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Implantable Septal Shunt Improves Cardiac Function

By HospiMedica International staff writers
Posted on 11 Jan 2021
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Image: The Occlutech implantable atrial flow regulator (AFR) (Photo courtesy of Occlutech)
Image: The Occlutech implantable atrial flow regulator (AFR) (Photo courtesy of Occlutech)
An implantable atrial flow regulator (AFR) substantially reduces intra-cardiac pressure resulting from pulmonary arterial hypertension (PAH).

The Occlutech (Schaffhausen, Switzerland) AFR is a nickel-titanium (nitinol) shunt placed into the septum between the left and right atriums via balloon atrial septostomy (BAS), in order to create a permanent interatrial fenestration. By selecting and maintaining correct sizing of the created shunt (between six and 10 mm), the AFR allows for a controlled, restricted flow of blood between the atria, thus reducing intra-cardiac pressure and improving the heart's function.

The AFD is intended for heart failure patients with a preserved ejection fraction (HFpEF) that includes diminished left ventricle relaxation and elevated filling pressures. By creating a communication between both atria using BAS, decompression of the left atrium is achieved. The design of the device was based on the concept of the Lutembacher syndrome, a medical condition defined as a combination of mitral stenosis and atrial septal defect (ASD).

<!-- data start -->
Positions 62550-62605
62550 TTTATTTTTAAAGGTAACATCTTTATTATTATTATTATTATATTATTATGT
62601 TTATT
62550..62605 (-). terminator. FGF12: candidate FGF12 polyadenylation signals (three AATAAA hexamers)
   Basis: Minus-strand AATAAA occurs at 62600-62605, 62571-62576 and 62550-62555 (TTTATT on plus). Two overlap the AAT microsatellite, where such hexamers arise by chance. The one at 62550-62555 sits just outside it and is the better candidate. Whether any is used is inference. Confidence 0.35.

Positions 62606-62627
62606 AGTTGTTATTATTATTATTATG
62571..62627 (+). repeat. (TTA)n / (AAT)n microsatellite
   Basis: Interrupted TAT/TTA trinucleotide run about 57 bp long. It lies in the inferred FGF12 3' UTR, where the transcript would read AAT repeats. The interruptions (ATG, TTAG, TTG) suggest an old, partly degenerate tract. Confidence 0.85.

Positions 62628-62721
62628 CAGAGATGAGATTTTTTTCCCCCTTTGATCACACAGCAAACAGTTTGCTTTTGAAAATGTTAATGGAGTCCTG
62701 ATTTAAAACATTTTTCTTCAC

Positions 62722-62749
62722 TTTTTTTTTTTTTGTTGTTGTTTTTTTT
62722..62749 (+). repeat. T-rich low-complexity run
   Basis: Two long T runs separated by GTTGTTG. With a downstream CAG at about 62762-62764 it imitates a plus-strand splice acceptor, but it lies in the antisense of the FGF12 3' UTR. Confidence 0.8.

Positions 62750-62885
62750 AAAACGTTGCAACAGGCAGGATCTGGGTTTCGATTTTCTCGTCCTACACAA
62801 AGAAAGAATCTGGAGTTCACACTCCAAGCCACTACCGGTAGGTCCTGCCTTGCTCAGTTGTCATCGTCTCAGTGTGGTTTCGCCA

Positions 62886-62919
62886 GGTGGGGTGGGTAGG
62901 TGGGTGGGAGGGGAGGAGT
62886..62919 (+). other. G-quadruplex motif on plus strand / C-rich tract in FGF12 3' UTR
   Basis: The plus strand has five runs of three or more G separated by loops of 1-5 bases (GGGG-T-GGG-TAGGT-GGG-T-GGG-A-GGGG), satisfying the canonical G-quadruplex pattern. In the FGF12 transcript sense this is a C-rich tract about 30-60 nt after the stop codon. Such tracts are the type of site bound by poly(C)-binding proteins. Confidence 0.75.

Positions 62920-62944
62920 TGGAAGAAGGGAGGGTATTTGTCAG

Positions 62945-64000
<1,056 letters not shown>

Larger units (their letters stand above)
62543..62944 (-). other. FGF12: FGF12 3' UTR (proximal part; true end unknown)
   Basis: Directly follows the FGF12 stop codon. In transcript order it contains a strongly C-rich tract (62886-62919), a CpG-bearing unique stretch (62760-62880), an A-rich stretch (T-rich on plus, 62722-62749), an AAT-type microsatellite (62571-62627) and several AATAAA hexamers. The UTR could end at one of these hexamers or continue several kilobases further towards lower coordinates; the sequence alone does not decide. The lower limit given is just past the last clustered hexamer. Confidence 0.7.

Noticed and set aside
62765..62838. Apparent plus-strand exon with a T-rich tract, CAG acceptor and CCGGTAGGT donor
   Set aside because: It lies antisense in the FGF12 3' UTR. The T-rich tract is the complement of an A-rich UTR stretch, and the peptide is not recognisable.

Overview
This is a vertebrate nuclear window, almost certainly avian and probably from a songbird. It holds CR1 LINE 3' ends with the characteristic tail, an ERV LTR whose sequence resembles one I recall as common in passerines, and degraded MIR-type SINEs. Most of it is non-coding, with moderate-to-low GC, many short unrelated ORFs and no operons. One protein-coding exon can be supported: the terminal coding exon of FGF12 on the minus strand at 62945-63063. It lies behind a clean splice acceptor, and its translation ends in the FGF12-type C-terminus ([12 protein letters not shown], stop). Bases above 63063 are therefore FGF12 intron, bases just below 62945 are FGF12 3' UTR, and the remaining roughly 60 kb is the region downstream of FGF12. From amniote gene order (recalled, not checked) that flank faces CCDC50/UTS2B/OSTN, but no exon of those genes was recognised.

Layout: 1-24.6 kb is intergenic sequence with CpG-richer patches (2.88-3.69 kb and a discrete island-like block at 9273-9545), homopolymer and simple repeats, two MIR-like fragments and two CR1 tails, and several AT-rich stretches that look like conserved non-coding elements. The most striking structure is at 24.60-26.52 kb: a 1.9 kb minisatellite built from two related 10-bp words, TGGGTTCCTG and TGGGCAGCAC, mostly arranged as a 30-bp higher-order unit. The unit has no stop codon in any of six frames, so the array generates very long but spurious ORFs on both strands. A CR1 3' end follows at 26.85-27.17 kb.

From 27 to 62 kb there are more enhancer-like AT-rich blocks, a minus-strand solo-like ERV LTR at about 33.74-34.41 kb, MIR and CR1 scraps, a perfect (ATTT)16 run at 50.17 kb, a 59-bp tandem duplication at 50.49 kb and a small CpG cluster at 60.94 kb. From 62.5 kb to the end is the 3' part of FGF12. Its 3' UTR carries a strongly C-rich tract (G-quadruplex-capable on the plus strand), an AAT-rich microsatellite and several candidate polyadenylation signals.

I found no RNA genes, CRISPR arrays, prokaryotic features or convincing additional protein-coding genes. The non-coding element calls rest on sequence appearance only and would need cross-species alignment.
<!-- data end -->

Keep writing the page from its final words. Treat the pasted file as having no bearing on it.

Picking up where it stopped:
PAH is a rare, progressive disorder characterized by high blood pressure in the pulmonary artery for no apparent reason. Symptoms of PAH include shortness of breath (dyspnea) especially during exercise, chest pain, and fainting episodes. Advanced stages of PAH may manifest in cyanosis due to low levels of circulating oxygen. In severe cases of PAH, the right ventricle is abnormally enlarged, potentially leading to right heart failure.

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